Not all third-party integrations consist of your application making requests to their service. They may be sending their own requests to a service endpoint or FTP location you provide. In these scenarios, it’s important to monitor requests from the service. If you’re counting on the third-party service, it’s important to know if or when requests from them stop coming in. Many logging services allow you to trigger an event if there are fewer than a certain number of events in a given time period. This heartbeat mechanism is an easy method to alert you if the number of requests falls below the normal threshold. This is particularly important if the data you are providing only consists of updates to a larger data set that the service is operating on, as it can be an extended period before the outage is discovered. Few things are as embarrassing as having an external user ask if something is running and having to tell them that you didn’t know your own program wasn’t running.

How to Log

Most modern programming languages have several logging libraries to choose from. For example, the Java logging tool Log4J and its ports to other languages are great extensible libraries for logging messages of different severity levels to many possible storage locations.

If a logging service is being used, an SDK is generally provided. For simplicity, start with a class that wraps the logging service’s SDK with two public methods — one for plain string messages, and one for exception messages, with the only major difference being that the exception method takes an exception object parameter, while the plain message method takes just a simple string message parameter. At Speedway Motors, we’ve added a few more methods for some common logging cases in our specific application, but we’ve found that the first two methods can handle most situations you’ll run across. Both methods also take context information surrounding the web request that generated the log event so that the information outlined above can be logged with the message.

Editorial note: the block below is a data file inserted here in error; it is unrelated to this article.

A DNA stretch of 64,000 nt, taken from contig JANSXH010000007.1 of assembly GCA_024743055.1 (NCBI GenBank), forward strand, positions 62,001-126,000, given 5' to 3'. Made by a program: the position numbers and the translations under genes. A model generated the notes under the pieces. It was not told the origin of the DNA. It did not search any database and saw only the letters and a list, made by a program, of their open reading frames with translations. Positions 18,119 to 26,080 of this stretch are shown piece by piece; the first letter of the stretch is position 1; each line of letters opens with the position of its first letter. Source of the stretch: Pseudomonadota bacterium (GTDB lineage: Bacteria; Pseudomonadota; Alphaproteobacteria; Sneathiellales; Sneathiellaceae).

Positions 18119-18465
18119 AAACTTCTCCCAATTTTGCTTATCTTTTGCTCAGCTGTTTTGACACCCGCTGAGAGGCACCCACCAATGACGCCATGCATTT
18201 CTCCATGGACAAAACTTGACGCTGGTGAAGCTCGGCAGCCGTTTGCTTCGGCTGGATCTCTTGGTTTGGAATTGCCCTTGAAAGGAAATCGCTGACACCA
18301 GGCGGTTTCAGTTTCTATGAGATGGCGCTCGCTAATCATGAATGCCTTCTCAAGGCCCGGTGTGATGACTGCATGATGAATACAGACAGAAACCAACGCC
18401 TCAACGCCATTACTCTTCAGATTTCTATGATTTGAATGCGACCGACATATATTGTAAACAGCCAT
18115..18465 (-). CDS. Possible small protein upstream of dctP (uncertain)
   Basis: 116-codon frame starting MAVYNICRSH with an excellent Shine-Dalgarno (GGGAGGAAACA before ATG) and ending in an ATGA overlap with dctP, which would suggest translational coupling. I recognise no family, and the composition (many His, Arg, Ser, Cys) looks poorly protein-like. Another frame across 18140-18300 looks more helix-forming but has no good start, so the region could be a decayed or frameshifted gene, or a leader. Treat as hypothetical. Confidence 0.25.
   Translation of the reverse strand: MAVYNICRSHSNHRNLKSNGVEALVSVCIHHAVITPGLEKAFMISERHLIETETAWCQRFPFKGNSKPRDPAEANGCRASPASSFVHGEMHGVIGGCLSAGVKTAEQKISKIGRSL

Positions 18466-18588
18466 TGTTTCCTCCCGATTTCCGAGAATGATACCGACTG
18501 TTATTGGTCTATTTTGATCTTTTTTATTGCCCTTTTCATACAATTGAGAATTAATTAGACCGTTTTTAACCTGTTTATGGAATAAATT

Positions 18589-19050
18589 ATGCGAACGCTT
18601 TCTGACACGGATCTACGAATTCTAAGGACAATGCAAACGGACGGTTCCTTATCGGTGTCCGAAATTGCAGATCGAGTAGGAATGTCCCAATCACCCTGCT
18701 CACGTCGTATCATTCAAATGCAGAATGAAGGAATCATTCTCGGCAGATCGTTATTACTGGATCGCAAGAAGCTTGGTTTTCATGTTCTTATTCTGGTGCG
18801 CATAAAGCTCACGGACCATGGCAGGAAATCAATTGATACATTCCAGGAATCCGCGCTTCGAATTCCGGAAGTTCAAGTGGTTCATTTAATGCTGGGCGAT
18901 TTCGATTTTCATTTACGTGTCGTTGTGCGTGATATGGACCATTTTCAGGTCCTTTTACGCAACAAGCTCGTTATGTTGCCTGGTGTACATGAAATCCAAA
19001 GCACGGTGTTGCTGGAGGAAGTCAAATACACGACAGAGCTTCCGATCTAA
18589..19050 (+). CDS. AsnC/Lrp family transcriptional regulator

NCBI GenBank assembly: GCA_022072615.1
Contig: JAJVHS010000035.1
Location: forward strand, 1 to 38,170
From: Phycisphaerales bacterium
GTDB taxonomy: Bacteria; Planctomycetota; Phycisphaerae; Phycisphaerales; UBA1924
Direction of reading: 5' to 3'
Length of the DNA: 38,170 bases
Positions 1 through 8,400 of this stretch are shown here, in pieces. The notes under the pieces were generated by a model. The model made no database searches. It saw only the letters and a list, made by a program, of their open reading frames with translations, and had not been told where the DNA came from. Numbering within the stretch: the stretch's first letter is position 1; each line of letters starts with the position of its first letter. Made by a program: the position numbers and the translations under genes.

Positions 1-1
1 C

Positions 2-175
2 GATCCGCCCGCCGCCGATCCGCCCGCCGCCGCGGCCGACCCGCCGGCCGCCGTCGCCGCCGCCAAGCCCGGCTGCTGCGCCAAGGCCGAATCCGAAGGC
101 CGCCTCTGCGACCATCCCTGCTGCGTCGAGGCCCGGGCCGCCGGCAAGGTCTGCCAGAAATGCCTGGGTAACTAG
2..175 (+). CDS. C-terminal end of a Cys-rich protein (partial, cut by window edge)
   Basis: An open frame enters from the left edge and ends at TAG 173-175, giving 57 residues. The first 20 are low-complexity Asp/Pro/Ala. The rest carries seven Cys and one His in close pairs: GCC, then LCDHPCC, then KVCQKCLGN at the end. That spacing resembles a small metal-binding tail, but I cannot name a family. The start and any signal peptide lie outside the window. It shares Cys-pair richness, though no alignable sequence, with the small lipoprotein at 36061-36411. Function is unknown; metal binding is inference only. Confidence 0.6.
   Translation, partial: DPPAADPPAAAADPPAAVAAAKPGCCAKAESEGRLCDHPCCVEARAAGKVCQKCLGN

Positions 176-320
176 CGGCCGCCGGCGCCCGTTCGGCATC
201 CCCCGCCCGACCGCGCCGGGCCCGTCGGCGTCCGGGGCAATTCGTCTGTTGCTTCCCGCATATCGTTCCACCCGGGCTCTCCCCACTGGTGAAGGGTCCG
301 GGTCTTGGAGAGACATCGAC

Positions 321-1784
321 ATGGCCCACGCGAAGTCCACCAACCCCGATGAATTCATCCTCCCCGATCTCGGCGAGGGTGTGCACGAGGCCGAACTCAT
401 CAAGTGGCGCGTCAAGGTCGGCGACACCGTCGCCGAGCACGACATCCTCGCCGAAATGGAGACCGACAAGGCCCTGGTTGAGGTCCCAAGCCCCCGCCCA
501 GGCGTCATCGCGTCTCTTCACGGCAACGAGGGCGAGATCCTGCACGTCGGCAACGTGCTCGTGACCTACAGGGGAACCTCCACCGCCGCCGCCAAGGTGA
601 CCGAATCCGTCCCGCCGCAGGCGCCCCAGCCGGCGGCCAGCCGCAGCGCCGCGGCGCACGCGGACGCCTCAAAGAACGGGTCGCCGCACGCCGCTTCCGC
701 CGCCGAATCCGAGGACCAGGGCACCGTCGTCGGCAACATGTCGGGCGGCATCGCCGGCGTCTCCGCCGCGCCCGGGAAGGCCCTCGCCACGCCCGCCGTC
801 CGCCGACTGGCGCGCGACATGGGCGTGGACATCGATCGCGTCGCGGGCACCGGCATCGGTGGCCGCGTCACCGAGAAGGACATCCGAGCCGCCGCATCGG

Logging is a fundamental part of any application and allows developers to “see” what is going on in their applications. From exceptions being thrown by the system to input and output data logging is paramount to understanding production environments and their health. This is particularly true when monitoring third-party applications, since they are by their nature out of your control. Log analysis of third-party service requests is a quick and easy way to expand your current logging solution to monitor the health and uptime of third-party integrations.

Author Bio

Ryan Ebke is the web development manager and lead architect for all of the web-based applications at Speedway Motors. His team is responsible for the development and maintenance of a custom e-commerce platform which handles all of Speedway Motors’ digital channels. Ryan is an alumnus of the Computer Science department at the University of Nebraska-Lincoln. His draws on a unique and diverse knowledge base of real-world business and development experience.